Comment: Cross-party consensus builds for ‘yes to AV’ vote
Conservatives are more open-minded about voting reform than one might think.
By Edward McMillan-Scott
A cross-party meeting on electoral reform in Westminster on the eve of Nick Clegg’s announcement about the proposed ‘PR Question’ heard the arguments for more choice than Alternative Vote (AV) or First Past the Post (FPTP) as well as proponents of the coalition approach and those who favour the status quo. Most of us there in favour of a fairer system now simply want to get behind ‘Yes to AV’. Here’s why.
We circulated a ‘Summer Reading List’ on PR which shows the complexity of the issues with links to the most significant studies from the Jenkins Report of 1998, which proposed AV-Plus to the Ministry of Justice’s 2008 ‘Review of Voting Systems’, which proposed no particular system.
The gathering was mostly Conservatives and Liberal Democrats, as well as academics and representatives of the various electoral reform groups and NGOs. The thoughtful tone reminded me of meetings in the run-up to the 1975 referendum on continued membership of the European Community. Those too were chiefly made up of Tories and Liberals, because at that time both parties were officially – and genuinely – in favour of EC membership, while Labour was divided.
Much interest will focus on the personalities and the nature of the campaign, which will officially open once the Electoral Commission has approved the question in mid-party conference season, as well as the effect of the outcome on British party politics and especially the coalition. So far, there has been little debate – except on the political blogs – about whether ‘AV or FPTP’ is the right question and I suspect things will stay that way.
Although I have long argued in favour of the Single Transferable Vote (STV), like other speakers such as Douglas Carswell MP and Keith Best, the former Ynys Mon MP and chairman of Conservative Action for Electoral Reform (CAER) , my feeling is that the consensus of the meeting was to support the coalition approach.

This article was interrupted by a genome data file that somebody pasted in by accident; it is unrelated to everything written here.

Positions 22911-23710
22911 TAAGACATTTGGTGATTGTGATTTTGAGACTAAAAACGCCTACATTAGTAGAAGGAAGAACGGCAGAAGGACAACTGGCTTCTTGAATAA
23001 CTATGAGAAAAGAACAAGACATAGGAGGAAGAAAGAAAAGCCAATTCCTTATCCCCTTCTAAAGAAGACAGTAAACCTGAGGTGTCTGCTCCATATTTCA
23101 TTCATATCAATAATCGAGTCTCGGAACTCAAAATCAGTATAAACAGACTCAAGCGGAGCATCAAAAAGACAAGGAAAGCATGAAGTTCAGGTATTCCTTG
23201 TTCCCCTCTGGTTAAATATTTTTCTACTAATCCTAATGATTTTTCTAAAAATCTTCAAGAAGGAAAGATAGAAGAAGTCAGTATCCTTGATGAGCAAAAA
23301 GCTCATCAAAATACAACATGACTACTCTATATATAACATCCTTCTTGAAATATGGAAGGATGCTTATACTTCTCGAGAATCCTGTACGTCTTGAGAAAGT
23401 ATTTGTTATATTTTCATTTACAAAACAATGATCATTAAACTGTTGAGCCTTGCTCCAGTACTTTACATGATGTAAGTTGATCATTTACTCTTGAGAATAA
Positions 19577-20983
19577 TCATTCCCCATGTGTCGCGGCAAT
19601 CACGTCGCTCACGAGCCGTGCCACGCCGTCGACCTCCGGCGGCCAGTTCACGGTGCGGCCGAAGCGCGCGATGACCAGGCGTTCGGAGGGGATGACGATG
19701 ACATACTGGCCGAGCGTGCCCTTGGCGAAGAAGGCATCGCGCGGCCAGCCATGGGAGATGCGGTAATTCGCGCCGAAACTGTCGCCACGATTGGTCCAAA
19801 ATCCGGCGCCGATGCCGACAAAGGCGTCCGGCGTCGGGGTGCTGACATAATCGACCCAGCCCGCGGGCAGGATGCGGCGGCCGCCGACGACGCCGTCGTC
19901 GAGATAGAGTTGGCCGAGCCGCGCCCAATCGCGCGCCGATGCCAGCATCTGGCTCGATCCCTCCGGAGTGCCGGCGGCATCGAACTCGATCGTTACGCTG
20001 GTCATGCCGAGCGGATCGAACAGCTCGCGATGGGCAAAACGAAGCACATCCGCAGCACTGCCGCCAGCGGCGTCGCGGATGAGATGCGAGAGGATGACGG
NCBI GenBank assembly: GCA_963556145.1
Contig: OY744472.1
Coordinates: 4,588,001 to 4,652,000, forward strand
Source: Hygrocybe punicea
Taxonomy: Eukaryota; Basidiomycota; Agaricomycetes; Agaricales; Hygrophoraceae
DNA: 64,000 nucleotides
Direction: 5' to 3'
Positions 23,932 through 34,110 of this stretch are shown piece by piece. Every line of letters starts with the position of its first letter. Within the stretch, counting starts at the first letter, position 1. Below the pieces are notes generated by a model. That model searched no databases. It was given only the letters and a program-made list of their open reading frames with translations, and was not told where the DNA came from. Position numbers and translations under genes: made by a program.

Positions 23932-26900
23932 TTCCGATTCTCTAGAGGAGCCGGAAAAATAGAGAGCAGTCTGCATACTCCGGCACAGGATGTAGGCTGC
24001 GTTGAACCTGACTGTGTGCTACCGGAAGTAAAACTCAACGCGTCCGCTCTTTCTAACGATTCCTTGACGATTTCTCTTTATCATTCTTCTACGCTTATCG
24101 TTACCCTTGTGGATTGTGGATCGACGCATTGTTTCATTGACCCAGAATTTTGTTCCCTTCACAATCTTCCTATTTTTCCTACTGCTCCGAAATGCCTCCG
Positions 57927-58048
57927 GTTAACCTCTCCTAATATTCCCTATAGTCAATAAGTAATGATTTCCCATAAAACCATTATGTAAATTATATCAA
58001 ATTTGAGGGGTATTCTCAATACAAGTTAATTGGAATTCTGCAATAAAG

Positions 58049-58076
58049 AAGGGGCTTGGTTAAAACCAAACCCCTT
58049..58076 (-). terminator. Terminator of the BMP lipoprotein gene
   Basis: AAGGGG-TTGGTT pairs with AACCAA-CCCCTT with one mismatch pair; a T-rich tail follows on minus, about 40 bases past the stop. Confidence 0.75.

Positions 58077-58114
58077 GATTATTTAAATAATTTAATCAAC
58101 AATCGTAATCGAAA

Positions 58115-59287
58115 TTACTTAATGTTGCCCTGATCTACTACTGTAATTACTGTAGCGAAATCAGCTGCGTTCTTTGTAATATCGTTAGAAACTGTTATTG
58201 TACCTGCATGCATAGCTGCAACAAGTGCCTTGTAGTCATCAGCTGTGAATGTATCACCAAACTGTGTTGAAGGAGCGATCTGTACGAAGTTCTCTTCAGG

Indeed, a representative of the Electoral Reform Society – itself a forceful advocate until now of STV – said that its board had decided to unite around the pro-AV camp after consulting the membership. A powerful argument is that the choice between the status quo and what looks like proportional representation (PR) will provoke debate in Britain which will make a truly proportional system an easier sell in the future.
The meeting was chaired by Peter Kellner of YouGov, who was a member of the Independent Commission on Proportional Representation , and himself believed to be a supporter of AV. It was sponsored by CAER and myself, as vice-president of the European Parliament with responsibility for democracy and human rights, and held on Wednesday July 21 at the European Parliament’s current London home. This autumn the London staff of the parliament and the European Commission move together to the refurbished former Conservative Central Office – to be named Europe House, or maybe Thatcher House!
Ryan Shorthouse of Bright Blue , “an independent organisation passionately committed to promoting a fairer, more socially just Britain” argued that we should not consider the question of party advantage, and indeed the issue was hardly raised, despite the publication the day before of Lord Ashcroft’s incendiary study of voting intention in the marginals. This “revealed a Liberal Democrat meltdown in marginal seats, pointing to potential gains for the Conservatives” and may do something to re-shape the traditional Tory leadership adherence to FPTP. It did not, of course, take into account the likelihood that the next election will see fewer but more equal-sized parliamentary seats and for a fixed term.
While I was leader of the Conservative MEPs, I organised a seminar at Central Office on PR and then ran a campaign to persuade the membership that “while we dislike PR, we can win with it” before the first national election under PR, the 1999 Euro-election: and we did win. Actually, I was surprised by the open minds of many Conservatives.
It is going to be an interesting few months.
Edward McMillan-Scott (Yorkshire & The Humber) is a vice-president of the European Parliament. He was leader of the Conservative MEPs 1997 – 2001 but joined the LibDems in March after protesting about David Cameron’s new EU alliance.
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